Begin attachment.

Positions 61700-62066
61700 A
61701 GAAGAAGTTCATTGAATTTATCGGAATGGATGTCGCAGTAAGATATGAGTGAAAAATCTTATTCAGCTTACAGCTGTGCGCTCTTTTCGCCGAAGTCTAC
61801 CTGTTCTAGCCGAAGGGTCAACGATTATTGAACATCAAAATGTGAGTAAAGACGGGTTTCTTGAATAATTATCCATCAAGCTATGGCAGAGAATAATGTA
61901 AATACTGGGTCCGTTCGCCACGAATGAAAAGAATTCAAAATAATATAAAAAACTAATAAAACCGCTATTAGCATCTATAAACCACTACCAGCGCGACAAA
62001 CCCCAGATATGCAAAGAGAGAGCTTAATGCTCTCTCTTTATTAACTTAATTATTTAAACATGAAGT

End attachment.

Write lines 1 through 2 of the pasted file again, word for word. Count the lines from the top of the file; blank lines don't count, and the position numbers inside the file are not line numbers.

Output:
Positions 61700-62066
61700 A